M&M vending machines to be removed from campus


Last updated Fri. Feb 23, 11:24 a.m.

In response to student complaints about the apparent usage of facial recognition technology in the new M&M machines on campus, UW has requested the machines to be removed “as soon as possible.”

“We thank our students for bringing this matter to our attention,” UW’s statement to Imprint read, adding that they have requested the software be disabled in the meantime. 

In a statement to Imprint, Invenda, the manufacturer of the machine, clarified that the technology in the machine is people detection and facial analysis, and that it does not collect user data or photos. “People detection solely identifies the presence of individuals, whereas facial recognition goes further to discern and specify individual persons,” they said. Invenda added that the machine can only detect “if an anonymous individual faces the device, for what duration,” and that it “approximates basic demographic attributes unidentifiably.”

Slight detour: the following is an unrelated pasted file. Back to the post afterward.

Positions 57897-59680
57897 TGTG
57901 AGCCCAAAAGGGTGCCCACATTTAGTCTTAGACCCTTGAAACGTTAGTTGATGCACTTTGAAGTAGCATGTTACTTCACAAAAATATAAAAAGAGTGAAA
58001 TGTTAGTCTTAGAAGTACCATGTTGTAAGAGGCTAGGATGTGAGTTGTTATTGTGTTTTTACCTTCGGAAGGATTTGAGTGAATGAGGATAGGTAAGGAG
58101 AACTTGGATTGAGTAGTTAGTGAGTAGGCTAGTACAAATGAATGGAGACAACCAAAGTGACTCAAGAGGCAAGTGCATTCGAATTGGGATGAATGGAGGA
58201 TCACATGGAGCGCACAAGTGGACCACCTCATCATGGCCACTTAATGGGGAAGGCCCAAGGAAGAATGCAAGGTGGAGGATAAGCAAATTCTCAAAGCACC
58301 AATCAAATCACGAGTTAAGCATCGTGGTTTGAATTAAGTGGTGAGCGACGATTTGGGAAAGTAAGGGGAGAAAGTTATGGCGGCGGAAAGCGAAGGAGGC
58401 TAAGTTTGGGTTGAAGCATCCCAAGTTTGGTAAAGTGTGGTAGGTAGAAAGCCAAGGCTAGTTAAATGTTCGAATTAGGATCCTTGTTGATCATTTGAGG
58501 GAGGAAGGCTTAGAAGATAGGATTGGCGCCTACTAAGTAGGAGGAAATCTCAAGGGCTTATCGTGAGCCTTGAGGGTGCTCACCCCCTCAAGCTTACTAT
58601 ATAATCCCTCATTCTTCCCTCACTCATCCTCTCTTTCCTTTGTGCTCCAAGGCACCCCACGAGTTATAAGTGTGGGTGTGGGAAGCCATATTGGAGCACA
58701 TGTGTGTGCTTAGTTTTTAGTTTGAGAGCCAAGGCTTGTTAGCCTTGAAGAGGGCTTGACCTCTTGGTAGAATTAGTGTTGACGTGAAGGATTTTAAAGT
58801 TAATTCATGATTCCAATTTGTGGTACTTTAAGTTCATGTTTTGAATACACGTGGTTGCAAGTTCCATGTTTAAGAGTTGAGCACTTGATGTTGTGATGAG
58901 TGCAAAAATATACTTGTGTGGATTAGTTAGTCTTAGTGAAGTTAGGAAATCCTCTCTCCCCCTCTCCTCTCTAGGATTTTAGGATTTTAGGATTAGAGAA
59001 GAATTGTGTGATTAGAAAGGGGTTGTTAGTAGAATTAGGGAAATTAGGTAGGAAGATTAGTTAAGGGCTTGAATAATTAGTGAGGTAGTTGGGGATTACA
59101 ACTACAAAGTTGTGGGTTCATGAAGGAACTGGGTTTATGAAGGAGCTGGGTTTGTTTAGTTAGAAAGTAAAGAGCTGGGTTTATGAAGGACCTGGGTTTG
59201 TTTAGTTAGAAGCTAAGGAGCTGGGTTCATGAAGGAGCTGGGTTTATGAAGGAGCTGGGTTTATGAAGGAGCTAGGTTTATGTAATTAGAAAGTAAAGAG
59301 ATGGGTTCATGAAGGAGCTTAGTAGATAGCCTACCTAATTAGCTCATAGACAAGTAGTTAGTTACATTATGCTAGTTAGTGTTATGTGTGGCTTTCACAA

The statement also clarified that the data collected is only used to assess foot traffic at the machine and transactional conversion rates. “These systems adhere rigorously to GDPR regulations and refrain expressly from managing, retaining, or processing any personally identifiable information,” Invenda said. GDPR, or General Data Protection Regulations, is a law put in place by the European Union (E.U.) which applies to any company that sells products or services in the E.U., including Invenda. The law includes rules like purpose limitation, which stipulates that companies can only use collected data for the purposes stated.

Students have taken to the UW subreddit to complain, with one user u/SquidKid47, posting an image of an “Invenda.Vending.FacialRecognitionApp.exe Application Error” error message on the screen of a machine in MC on Feb. 10. Others have posted images of the supposed camera in the machine, which students have taken to covering with various objects including stickers and post-its.

While Food Services is responsible for vending machines on campus, a university spokesperson said they were unaware that the M&M machines included this technology.